The preliminary loss for the year ended March 31 is more than double the Tokyo-based companys forecast in February, it said in a statement on Tuesday. Shares traded in Germany fell 5% to 14.61 euros.
The loss underscores the challenge for President Kazuo Hirai, 51, in turning around the company that set the trend in electronics during the 1980s with products like the Walkman music player. Hirai, who succeeded Howard Stringer this month, has said he will close down less-competitive businesses and cut costs to revive Sony. The company predicted net income of 180 billion yen for the fiscal year that began this month, the first profit in five years.
Given the tax charges, Sonys revival and growth plans in the US dont seem to be working out, said Satoshi Yuzaki, a general manager at Takagi Securities in Tokyo. The market is very sceptical about the outlook for the company over the next three to five years.
The maker of Vaio computers and PlayStation game players fell 3.5% to 1,586 yen in Tokyo trading on Tuesday, before the announcement. Thats the lowest level for the stock since February 15, according to data compiled by Bloomberg. The shares have gained 15% this year after slumping 53% last year.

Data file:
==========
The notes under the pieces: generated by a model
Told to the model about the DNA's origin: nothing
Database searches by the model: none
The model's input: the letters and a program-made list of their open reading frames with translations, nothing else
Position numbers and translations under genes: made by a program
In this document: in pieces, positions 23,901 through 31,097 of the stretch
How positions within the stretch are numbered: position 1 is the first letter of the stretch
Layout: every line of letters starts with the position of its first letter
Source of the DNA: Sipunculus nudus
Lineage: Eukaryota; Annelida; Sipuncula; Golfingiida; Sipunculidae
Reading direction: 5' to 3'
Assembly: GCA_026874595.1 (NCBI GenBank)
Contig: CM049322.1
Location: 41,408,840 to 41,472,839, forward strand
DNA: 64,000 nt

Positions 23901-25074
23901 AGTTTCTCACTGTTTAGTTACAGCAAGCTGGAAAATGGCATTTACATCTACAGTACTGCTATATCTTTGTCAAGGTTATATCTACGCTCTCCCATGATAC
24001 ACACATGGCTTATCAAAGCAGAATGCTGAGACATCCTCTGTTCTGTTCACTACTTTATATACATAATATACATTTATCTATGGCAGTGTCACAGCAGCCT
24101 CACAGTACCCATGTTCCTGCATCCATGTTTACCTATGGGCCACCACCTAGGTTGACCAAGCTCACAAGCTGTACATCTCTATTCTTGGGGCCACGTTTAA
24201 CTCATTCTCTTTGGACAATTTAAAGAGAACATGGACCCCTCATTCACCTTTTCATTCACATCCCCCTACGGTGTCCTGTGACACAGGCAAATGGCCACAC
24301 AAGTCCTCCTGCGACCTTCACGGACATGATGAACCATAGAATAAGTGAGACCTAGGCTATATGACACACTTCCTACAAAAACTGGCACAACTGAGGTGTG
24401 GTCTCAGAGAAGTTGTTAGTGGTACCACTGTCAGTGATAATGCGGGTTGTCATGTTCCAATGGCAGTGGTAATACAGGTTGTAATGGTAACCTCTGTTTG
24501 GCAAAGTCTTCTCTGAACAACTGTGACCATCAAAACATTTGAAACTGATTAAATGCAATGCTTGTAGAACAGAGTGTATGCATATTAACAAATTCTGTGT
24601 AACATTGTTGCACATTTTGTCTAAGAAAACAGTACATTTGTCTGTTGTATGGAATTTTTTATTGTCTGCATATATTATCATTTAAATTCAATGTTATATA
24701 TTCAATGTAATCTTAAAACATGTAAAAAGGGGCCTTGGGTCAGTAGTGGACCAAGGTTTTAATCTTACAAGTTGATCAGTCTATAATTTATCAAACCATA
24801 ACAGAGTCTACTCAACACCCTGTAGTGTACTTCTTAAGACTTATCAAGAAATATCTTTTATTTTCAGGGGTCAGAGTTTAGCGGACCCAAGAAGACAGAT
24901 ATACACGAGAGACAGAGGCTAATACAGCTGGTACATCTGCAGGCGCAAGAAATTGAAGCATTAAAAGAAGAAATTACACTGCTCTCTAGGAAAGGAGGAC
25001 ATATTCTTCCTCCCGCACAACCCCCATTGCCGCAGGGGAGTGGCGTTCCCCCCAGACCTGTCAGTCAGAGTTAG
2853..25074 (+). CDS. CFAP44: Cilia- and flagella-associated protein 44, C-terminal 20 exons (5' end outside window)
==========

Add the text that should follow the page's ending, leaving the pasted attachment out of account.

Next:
The cost of insuring Sonys debt against default rose 9 basis points to 199 basis points as of 5:16 pm in Tokyo, according to data provider CMA. Thats the highest level since March 23, CMA prices in Tokyo show.
Sony plans to take a charge of about 300 billion yen for writing down the value of deferred tax assets, predominantly in the US, according to the company statement.
The loss is the worst for Sony since it was founded in 1946 as Tokyo Telecommunications Engineering, according to Mami Imada, a spokeswoman. Including Tuesdays announcement of the 520 billion-yen loss, Sony lost a combined 919.32 billion yen in the past four years, according to data compiled by Bloomberg.
Its only been two months since Sony cut forecasts last time, said Nobuo Kurahashi, an analyst at Mizuho Financial Group in Tokyo. Given the general trend that orders and sales improved this past quarter, its unclear what could have changed so dramatically. Overall, the impression of todays announcement is very bad.
Hirai is scheduled to outline his turnaround plan on April 12. Sony, worth more than $125 billion in 2000, is now valued at $20 billion, compared with $591 billion for Cupertino, California-based Apple and $170 billion for Suwon, South Korea- based Samsung.
The new CEO, whos been credited with making the PlayStation game business profitable, is bringing in a new team and has put himself in charge of Sonys TV business, which is forecast to lose money for an eighth consecutive year.